Wholesale prices for general acute-care hospitals rose 0.1% in September and were up a total of 5.3% from September 2002, according to the U.S. Bureau of Labor Statistics' Producer Price Index. Prices for physician services rose 0.2% in September, up 1.9% for the 12-month period. Prices for all finished goods rose 0.3% and were up 1.2% from September 2002.
Universal sued by Texas city
The city of Edinburg, Texas, filed suit against Universal Health Services, King of Prussia, Pa., to stop the company from closing the obstetrical unit at its Edinburg Regional Medical Center. The city says the decision to close the unit breaches the city's September 1994 agreement to sell the hospital to Universal, which requires Universal to continue "at least the same level of inpatient and outpatient services" for 11 years. The hospital this month announced plans to consolidate obstetrical services at another Universal facility, McAllen (Texas) Medical Center, eight miles away. City attorney Daniel Rios said city officials were told the unit could close as soon as Nov. 1 and are concerned that nearby labor and delivery units are at capacity. In a news release, the hospital declined comment on the suit, which was filed in state district court, but said it has honored the agreement.
Tobacco funds shift
States are funneling roughly 36% of their 2003 tobacco settlement funds to health-related services and research, while 47% of the $7.9 billion total allotment is being used to pump up general budgets, according to the National Conference of State Legislatures. Use of tobacco settlement money for nonhealth-related purposes has increased sharply; only 29% and 16% of the past two allotments were used for nonhealth-related purposes, the group said. All told, states have used more than $17.3 billion for health-related services and biomedical research out of the $39.4 billion in tobacco funds released over the past four years.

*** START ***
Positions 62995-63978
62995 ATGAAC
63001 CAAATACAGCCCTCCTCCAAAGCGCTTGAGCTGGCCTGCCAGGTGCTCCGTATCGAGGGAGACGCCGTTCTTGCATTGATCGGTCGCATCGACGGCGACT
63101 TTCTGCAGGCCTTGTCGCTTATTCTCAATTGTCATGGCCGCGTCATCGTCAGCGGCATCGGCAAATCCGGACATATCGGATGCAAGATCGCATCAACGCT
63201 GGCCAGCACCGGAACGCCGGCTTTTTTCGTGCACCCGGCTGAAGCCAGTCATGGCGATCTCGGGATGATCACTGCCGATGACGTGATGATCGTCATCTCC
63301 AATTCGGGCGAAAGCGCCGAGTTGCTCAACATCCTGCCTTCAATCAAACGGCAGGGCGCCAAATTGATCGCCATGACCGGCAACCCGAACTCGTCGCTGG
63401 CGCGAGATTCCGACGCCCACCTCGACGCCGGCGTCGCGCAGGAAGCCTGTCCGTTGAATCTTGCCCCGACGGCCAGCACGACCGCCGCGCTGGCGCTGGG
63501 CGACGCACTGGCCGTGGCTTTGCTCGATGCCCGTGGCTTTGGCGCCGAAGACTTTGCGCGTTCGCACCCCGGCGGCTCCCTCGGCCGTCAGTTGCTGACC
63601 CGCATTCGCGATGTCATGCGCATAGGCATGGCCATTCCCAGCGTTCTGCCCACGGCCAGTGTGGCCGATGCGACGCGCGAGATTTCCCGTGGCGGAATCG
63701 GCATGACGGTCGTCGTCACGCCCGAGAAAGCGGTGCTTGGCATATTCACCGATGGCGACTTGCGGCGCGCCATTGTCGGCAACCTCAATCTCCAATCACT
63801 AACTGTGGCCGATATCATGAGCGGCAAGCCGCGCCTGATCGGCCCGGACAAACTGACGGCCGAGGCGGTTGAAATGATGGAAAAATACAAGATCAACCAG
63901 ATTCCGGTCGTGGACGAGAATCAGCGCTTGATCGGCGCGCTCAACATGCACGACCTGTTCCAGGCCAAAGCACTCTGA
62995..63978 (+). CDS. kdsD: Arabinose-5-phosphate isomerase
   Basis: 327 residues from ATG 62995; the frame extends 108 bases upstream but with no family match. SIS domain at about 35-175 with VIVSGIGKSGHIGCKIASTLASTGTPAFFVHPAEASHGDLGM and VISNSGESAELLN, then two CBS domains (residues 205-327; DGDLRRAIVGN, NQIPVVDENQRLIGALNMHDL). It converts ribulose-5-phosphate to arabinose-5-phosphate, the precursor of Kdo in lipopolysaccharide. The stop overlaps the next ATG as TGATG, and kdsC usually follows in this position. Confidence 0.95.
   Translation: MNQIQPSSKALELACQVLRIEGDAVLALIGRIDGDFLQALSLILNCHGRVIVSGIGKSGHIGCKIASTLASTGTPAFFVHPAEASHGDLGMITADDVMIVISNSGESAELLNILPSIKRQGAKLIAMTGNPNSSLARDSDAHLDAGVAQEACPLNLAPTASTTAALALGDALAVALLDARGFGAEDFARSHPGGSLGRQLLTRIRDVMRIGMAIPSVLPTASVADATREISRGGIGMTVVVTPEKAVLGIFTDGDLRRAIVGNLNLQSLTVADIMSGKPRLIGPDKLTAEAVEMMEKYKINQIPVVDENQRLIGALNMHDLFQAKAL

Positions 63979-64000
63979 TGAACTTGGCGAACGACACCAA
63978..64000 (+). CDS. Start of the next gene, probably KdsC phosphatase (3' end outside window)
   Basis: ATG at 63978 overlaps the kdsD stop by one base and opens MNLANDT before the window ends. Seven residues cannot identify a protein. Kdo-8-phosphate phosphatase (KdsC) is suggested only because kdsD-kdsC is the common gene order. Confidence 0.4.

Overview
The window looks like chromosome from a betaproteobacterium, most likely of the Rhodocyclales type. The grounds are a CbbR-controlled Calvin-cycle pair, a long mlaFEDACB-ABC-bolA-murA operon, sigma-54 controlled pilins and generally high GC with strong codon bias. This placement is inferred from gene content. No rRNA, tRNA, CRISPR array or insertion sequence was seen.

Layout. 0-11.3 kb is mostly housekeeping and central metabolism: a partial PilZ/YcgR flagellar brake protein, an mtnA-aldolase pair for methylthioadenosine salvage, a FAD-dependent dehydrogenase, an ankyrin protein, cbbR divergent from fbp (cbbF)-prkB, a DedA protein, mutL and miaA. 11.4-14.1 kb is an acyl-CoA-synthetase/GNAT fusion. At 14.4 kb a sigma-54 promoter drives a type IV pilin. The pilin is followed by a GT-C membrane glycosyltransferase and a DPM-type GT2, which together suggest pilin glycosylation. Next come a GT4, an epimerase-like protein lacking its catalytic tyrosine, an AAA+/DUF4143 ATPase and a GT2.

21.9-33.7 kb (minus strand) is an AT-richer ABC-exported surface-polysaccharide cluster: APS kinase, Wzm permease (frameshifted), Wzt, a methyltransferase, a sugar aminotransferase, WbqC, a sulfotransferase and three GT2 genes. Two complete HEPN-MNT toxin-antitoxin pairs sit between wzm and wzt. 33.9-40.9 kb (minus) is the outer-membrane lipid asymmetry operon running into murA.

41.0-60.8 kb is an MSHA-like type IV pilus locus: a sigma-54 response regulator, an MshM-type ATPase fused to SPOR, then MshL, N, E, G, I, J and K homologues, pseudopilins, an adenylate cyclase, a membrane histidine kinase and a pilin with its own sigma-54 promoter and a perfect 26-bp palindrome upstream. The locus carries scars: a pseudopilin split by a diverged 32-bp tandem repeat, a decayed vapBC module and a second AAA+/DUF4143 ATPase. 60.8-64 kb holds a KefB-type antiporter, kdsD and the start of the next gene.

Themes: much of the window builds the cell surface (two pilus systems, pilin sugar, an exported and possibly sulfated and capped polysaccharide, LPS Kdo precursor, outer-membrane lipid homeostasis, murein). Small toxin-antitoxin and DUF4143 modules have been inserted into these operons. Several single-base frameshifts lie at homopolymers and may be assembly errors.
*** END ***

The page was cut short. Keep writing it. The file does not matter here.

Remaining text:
GE to acquire Amersham
General Electric Co. said it will acquire Amersham, a London-based life sciences company that makes diagnostic imaging agents, in an all-stock transaction worth about $9.5 billion. On completion of the deal, Sir William Castell, chief executive of Amersham, will become vice chairman and a board member of GE and chief executive officer of GE Healthcare Technologies, the combination of Amersham and GE Medical, based in the U.K. The acquisition promises to accelerate GE's development of molecular imaging and personalized medicine "where it will be possible to predict and treat disease with therapies tailored to the individual," said GE Chairman and CEO Jeffrey Immelt in a news release. The deal, which requires regulatory approval in Europe and the U.S., is expected to close in the first half of 2004.